With the approach of Mabon and the anniversary of my "pullback" from the church, I realize I'm over the grieving and self doubt that plagued me for the last year after resigning. I would like to join another church where I can be a Pagan and be a part of a higher purpose, and it must be a community where the quality of relationships between members is very high. That isn't likely to happen any time soon.

In the meantime, I'll take another stab at giving some goals and purpose to the spiritual education of my children and my own continued spiritual development.

Family Sabbats are easy. It's a simple matter of sitting down with the children and reading the Sabbat stories to them, reinforcing the stories with little rituals, making crafts, and cooking foods of the season. I feel that when we observe the Wheel of the Year, we are celebrating our human relationship with our earth, and the old traditions that brought us to where we are today.

Lunar observations are a bit different. For me, these are highly personal. They are about finding one's sense of purpose, the reason we are here, and our own true will, and then, in addition to concrete physical action, working with nature and with spirit to help create our reality. This practice does not replace taking action, but reinforces it.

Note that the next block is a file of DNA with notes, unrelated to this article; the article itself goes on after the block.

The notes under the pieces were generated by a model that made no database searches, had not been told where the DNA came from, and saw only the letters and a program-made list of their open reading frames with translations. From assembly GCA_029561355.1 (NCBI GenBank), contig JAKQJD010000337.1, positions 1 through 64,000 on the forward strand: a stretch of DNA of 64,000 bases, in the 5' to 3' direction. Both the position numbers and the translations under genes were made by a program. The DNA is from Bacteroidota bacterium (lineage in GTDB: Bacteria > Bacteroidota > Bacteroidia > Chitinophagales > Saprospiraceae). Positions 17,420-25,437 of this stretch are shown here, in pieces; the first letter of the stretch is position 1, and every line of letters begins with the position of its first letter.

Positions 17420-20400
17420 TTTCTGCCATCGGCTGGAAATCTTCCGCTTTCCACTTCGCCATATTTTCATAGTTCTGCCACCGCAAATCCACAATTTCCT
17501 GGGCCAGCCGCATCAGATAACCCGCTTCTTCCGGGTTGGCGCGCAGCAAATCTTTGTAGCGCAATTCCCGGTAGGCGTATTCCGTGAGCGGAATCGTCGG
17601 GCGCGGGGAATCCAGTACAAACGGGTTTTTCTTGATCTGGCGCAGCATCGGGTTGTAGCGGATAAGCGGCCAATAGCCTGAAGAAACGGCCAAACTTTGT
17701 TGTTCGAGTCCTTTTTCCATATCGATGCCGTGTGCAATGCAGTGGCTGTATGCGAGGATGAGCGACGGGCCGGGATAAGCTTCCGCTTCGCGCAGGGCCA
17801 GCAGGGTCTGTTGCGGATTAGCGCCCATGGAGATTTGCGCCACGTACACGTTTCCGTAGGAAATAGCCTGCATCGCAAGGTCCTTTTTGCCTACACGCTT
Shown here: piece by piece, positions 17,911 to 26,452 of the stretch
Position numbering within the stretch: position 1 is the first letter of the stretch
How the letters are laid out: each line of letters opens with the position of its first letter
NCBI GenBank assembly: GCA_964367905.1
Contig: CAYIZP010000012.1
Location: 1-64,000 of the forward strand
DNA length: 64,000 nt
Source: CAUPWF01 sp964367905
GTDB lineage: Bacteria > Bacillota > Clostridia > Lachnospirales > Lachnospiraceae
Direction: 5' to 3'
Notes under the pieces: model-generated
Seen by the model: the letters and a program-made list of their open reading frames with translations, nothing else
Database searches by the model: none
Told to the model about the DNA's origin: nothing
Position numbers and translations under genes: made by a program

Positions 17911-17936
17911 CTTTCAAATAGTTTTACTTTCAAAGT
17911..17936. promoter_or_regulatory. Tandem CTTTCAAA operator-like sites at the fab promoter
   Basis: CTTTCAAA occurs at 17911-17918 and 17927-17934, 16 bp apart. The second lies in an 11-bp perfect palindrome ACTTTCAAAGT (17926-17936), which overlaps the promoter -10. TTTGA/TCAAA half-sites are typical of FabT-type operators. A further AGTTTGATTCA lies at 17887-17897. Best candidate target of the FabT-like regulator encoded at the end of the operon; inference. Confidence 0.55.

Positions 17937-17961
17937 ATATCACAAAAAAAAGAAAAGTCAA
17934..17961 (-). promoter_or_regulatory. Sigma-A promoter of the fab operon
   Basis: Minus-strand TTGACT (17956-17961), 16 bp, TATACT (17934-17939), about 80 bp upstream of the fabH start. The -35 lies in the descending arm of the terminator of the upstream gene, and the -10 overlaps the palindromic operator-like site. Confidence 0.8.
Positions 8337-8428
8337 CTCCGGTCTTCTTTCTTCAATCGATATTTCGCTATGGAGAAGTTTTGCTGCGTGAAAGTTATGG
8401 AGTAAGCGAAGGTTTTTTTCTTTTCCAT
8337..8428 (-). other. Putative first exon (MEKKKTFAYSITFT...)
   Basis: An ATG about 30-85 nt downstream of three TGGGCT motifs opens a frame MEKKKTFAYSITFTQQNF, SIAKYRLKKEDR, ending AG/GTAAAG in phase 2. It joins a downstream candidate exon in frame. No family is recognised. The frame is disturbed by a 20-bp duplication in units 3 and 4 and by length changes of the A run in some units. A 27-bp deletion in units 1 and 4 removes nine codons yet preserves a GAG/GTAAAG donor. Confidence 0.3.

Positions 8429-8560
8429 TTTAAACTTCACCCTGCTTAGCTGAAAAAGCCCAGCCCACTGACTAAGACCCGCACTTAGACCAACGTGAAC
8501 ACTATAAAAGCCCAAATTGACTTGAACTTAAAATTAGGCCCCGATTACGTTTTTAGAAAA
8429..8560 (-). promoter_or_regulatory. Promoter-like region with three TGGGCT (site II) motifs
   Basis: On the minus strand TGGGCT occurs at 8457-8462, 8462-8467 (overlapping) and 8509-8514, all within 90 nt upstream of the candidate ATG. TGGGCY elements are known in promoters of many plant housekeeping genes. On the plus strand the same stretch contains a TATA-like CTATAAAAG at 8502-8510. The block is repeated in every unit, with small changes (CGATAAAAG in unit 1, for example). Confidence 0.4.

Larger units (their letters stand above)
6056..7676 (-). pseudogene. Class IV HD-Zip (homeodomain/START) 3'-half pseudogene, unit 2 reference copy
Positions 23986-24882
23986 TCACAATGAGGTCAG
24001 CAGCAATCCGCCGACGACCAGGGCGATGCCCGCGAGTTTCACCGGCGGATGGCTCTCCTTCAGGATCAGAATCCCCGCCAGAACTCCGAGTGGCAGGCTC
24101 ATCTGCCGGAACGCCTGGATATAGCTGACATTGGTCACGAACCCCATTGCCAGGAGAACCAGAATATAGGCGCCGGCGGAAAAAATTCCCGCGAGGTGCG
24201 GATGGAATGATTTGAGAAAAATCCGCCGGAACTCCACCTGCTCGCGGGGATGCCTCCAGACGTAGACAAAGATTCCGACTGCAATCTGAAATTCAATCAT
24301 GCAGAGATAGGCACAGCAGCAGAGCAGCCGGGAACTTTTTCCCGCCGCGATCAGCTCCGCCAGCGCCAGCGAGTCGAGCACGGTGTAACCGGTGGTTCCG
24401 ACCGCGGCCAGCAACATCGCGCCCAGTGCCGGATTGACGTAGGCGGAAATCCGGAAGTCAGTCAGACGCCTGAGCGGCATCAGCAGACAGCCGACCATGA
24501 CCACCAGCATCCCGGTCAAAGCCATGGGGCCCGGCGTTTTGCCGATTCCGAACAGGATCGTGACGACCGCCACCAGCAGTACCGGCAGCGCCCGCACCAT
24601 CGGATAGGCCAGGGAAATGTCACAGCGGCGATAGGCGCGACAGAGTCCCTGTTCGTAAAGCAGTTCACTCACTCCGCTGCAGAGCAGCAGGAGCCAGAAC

Weekly faith development is a simple concept. It's about teaching the kids the things they can't (and should not) learn in school due to the separation of church and state. In addition to teaching values, my goals in teaching our children is to help them have a foundation that prepares them for choosing their own spiritual path, and that will help protect them from cults and fundamentalist indoctrination.

Lately I've been working more to shed the compartmentalization of my spirituality. Everyone knows this, and everyone says it: Spirituality isn't just something you do in church. It isn't just something you do in a circle of friends under a full moon.
Peter Mayer says it well in his song. "Today the only difference is, everything is holy now." I would add to that, everything is holy now, all the time.

Wednesday, September 9, 2009

Grand Canyon

Two weekends ago the four of us went to the Grand Canyon. We had been cooped up too long with the summer heat. Michael came home early from work on Friday and packed the car. We picked the boys up from school and hit the road. The freeways were so jammed that it took over an hour to get out of the city.

We arrived at the campground without a reservation and got lucky. The weekend before Labor Day weekend was not booked solid. Michael and I pitched the tent in darkness, silent as ninjas, (almost) with our solar lanterns barely keeping us from tripping and falling on our faces.